Astonishing. It was a fine convention speech--but, reading the text, no better than very good. What was just sensational, far exceeding my expectations, was the delivery. After the thrashing she has received from press and television in the past few days, knowing what was at stake for the party and for John McCain as she stood at the podium, with a good part of the nation watching and waiting for her to trip, her composure and self-assurance were simply amazing. Who could fail to be moved by this? And it was even more impressive than it looked, because the waves of adulation from the audience kept interrupting her momentum: they did not know it, but at times the audience was making it harder for her. Yet she never looked hesitant or thrown. She paused when she had to and controlled the timing. She actually seemed comfortable. If ever there were a political natural, we saw one tonight.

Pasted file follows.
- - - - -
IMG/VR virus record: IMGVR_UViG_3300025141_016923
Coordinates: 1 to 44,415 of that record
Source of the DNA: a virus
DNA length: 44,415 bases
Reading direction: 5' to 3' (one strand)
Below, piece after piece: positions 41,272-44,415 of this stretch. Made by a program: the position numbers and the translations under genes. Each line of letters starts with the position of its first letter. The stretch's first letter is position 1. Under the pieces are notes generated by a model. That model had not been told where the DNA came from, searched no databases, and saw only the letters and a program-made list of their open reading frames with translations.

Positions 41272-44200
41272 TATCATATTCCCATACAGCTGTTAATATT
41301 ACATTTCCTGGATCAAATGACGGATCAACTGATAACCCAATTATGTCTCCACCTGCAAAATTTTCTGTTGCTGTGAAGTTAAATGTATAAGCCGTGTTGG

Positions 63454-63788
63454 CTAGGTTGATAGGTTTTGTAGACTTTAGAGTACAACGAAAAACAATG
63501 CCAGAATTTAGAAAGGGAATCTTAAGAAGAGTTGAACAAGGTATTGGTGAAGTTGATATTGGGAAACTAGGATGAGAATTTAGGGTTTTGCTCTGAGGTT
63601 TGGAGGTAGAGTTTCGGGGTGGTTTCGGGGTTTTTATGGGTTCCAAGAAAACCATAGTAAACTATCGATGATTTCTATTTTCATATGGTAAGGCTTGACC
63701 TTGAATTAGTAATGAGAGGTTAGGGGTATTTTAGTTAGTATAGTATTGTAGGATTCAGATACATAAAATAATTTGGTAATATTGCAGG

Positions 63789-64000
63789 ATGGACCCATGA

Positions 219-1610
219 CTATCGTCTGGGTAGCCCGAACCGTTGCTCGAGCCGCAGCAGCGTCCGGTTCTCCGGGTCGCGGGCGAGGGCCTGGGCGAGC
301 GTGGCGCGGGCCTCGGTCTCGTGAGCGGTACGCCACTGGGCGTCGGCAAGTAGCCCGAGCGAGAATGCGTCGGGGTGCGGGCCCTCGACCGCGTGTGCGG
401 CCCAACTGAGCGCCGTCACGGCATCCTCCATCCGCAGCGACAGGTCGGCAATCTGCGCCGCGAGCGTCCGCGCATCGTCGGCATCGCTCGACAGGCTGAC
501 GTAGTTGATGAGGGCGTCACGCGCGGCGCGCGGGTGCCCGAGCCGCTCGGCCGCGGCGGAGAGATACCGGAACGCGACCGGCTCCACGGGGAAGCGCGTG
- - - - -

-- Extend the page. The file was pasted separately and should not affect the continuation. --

It was not a safe speech, though at the beginning, when she was talking mainly about McCain, I thought it was going to be. She had a pair of difficult acts to follow, because both Mike Huckabee and (especially) Rudi Giuliani gave terrific barnstorming speeches before she came on. (Let's not dwell on Mitt Romney's bizarre contribution.) She not only touched on her own biography, in ways sure to delight small-town Americans across the land, she also asserted her command, as the governor of an oil-producing state, of the energy debate. Had Democrats forgotten that this is a key issue in the election, and one on which they are trailing the Republicans in public opinion?